Quick Facts: Magnetospheric MultiScale (MMS)

Magnetospheric MultiScale mission

An artist's rendition shows the MMS as it sweeps through a magnetic reconnection event caused when the solar wind meets Earth's magnetic fields. (Courtesy SwRI)

Mission Introduction

The Magnetospheric Multiscale (MMS) mission is a Solar Terrestrial Probes Program mission within NASA’s Heliophysics Division. The MMS mission, consisting of four identically instrumented spacecraft, uses Earth’s magnetosphere as a laboratory to study magnetic reconnection, a fundamental plasma-physical process that taps the energy stored in a magnetic field and converts it—typically explosively—into heat and kinetic energy in the form of charged particle acceleration and large-scale flows of matter.

The four MMS spacecraft carry identical suites of plasma analyzers, energetic particle detectors, magnetometers, and electric field instruments as well as a device to prevent spacecraft charging from interfering with the highly sensitive measurements. The plasma and fields instruments measure the ion and electron distributions and the electric and magnetic fields with unprecedented high (millisecond) time resolution and accuracy. These measurements enable MMS to locate and identify the small (tens of km) and rapidly moving (10—100 km/s) diffusion regions, to determine their size and structure, and to discover the mechanism(s) by which the plasma and the magnetic field become decoupled and the magnetic field is reconfigured. MMS is collecting the first unambiguous measurements of plasma composition at reconnection sites, while energetic particle detectors remotely sense the regions where reconnection occurs and determine how reconnection processes produce large numbers of energetic particles.

The four satellites launched together on an Atlas V-421 launch vehicle and were successfully inserted sequentially—at five-minute intervals—into Earth orbit. As they explore the dayside and nightside reconnection regions, the spacecraft fly in a tetrahedral (pyramid) formation, allowing them to capture the three-dimensional structure of the reconnection sites they encounter. Onboard propulsion is used to adjust the separation among the spacecraft—from hundreds of kilometers to as close as 10 kilometers—to achieve the optimum inter-spacecraft separation for probing the diffusion region.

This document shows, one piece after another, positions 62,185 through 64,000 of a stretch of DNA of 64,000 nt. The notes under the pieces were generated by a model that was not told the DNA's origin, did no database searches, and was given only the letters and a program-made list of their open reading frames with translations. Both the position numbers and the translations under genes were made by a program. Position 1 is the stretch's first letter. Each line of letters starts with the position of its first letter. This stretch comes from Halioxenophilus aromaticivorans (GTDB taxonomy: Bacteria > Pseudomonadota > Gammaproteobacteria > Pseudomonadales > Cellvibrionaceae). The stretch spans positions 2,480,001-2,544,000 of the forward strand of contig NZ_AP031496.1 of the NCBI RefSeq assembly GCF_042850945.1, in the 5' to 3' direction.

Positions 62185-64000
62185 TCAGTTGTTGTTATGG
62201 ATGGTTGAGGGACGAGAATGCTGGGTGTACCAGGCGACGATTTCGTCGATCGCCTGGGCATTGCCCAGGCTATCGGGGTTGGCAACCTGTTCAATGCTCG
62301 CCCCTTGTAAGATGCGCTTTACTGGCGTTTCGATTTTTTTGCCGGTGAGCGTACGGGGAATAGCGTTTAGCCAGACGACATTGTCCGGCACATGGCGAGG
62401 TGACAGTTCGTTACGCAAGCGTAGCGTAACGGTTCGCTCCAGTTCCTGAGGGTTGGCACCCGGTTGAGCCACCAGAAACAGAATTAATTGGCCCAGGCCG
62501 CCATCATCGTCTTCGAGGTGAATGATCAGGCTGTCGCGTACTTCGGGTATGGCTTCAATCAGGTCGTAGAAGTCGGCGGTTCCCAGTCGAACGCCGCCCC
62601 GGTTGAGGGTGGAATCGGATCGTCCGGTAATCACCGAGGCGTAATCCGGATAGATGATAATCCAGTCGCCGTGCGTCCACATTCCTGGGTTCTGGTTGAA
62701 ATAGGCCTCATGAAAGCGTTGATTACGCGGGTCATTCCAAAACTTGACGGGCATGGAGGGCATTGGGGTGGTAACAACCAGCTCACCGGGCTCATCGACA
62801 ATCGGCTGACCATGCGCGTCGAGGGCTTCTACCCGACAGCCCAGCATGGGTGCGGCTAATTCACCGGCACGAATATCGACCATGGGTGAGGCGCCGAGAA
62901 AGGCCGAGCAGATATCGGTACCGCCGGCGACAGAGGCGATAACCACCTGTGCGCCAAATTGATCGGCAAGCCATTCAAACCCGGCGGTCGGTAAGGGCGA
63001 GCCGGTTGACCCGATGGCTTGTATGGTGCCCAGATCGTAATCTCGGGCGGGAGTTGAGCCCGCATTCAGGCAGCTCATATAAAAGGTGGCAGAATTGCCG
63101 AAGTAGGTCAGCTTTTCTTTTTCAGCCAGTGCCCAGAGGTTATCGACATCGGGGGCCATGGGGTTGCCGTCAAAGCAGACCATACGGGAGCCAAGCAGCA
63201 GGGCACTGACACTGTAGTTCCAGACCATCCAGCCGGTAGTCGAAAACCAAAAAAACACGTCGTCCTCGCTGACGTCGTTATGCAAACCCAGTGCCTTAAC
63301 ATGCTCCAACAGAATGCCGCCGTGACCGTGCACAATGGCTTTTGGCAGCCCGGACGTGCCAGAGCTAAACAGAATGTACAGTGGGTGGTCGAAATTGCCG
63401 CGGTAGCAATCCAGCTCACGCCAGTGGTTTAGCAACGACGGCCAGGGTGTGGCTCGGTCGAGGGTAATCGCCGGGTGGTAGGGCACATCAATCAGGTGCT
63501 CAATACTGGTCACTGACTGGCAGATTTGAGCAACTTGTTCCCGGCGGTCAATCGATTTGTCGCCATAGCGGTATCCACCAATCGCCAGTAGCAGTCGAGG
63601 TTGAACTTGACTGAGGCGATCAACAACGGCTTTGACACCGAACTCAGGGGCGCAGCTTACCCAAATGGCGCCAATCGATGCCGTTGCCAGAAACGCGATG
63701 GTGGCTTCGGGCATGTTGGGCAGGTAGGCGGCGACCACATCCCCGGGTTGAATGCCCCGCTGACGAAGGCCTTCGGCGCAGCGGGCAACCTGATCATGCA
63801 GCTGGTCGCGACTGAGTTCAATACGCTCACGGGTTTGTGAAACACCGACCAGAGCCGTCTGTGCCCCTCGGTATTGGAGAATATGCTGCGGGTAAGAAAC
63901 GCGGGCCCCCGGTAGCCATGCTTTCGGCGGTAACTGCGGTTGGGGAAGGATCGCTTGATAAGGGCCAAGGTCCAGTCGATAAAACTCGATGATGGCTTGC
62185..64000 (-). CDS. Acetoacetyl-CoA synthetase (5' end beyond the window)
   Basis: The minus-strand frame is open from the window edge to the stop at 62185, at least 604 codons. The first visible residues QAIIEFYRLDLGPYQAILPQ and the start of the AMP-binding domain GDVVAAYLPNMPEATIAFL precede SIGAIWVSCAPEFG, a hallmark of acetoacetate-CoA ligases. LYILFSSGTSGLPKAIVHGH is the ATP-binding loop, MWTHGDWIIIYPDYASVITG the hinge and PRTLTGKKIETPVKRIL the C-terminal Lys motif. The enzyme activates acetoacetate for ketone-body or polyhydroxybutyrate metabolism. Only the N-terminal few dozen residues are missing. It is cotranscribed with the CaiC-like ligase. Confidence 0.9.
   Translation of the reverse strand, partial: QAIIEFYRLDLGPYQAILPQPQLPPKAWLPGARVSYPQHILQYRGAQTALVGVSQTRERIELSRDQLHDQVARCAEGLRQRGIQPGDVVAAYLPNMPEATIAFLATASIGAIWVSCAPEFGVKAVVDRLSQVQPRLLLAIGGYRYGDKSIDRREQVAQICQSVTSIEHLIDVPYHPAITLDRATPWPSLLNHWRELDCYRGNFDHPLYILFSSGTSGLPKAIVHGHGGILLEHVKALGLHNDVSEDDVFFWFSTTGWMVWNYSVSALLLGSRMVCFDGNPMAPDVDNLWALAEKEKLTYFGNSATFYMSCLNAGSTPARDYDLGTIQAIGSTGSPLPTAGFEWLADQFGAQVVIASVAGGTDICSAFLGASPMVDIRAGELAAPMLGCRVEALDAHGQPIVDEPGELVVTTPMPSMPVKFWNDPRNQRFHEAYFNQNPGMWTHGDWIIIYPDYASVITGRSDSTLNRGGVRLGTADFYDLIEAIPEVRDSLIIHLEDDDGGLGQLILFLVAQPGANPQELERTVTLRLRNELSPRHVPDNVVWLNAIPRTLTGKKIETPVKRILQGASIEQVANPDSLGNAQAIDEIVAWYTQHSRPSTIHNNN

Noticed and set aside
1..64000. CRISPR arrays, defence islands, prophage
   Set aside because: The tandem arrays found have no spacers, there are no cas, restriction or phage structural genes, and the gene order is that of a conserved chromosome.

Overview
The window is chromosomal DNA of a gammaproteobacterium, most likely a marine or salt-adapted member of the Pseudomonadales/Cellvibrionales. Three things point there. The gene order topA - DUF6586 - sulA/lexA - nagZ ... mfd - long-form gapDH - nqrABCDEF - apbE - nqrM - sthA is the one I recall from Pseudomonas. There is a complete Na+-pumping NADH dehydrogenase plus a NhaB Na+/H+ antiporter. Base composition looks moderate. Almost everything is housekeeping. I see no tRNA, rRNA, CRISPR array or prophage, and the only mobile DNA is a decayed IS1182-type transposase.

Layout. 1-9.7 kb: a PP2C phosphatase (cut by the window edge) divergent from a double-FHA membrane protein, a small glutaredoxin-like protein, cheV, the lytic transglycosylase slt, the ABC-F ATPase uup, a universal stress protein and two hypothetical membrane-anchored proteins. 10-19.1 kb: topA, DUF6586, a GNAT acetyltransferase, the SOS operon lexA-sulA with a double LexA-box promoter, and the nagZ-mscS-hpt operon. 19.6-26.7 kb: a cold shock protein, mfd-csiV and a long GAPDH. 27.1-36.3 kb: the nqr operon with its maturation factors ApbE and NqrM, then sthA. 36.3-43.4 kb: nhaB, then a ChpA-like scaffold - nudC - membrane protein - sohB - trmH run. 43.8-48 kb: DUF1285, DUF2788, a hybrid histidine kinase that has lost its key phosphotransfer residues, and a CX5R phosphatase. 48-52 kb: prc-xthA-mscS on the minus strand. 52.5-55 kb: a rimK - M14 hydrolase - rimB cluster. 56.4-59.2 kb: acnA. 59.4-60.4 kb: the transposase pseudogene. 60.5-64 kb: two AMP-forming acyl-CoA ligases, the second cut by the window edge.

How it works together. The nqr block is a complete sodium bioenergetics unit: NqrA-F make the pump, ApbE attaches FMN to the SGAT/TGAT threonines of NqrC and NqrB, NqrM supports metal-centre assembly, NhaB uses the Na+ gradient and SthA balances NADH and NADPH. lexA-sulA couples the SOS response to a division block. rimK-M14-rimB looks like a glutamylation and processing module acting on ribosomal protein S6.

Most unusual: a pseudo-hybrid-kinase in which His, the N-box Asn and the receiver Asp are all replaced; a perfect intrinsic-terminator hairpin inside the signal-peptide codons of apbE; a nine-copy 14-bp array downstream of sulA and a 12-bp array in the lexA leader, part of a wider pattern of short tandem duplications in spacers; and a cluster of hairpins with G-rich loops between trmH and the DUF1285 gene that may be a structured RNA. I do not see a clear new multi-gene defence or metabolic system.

The overarching goal of the MMS mission is to measure the plasma and the electric and magnetic fields inside the diffusion regions in Earth’s magnetosphere in order to answer the following fundamental questions:

  • What conditions determine when reconnection is initiated and when it ceases?
  • What determines the rate at which reconnection occurs?
  • What is the structure of the diffusion region?
  • How do the plasma and magnetic fields become decoupled in the diffusion region? In particular, what role do the electrons play in facilitating reconnection?
  • What is the role of turbulence in the reconnection process?
  • How does reconnection accelerate particles to high energies?

LASP Roles

  • LASP serves as the mission Science Operations Center (SOC), which includes science operations planning, instrument command sequence development, and science analysis support
  • Science data for all MMS measurements is hosted at LASP and centrally disseminated to the science community
  • LASP Director, Dan Baker, serves as the SMART (Solving Magnetospheric Acceleration, Reconnection, and Turbulence) Science Operations Center Lead

To access the MMS Science Data Center, which is hosted at LASP, visit: http://lasp.colorado.edu/mms/sdc

LASP Instruments

LASP built several key components to the MMS FIELDS investigation instruments. This includes the door and preamplifier assemblies for the Spin-plane Double Probe (SDP) electric field instrument, the Axial Double Probe (ADP) electric field instrument including booms, sensors, and preamplifiers, and the Digital Signal Processor (DSP) electronics that support onboard capture and processing of the ADP, SDP, and Search Coil Magnetometer (SCM) electric and magnetic field measurements.

Quick Facts

Launch date: March 12, 2015
Launch location: Kennedy Space Center, Cape Canaveral, Florida
Launch vehicle: Atlas V-421
Mission target: Earth orbit
Mission duration: 2 years + 6 months
Other organizations involved:

  • NASA’s Goddard Space Flight Center
  • Southwest Research Institute
  • University of New Hampshire
  • Johns Hopkins University Applied Physics Laboratory
  • Rice University
  • Austrian Academy of Sciences

Click on the image to view a PDF (721 KB) of MMS FAQs.

MMS (721 KB PDF)

(720 KB PDF)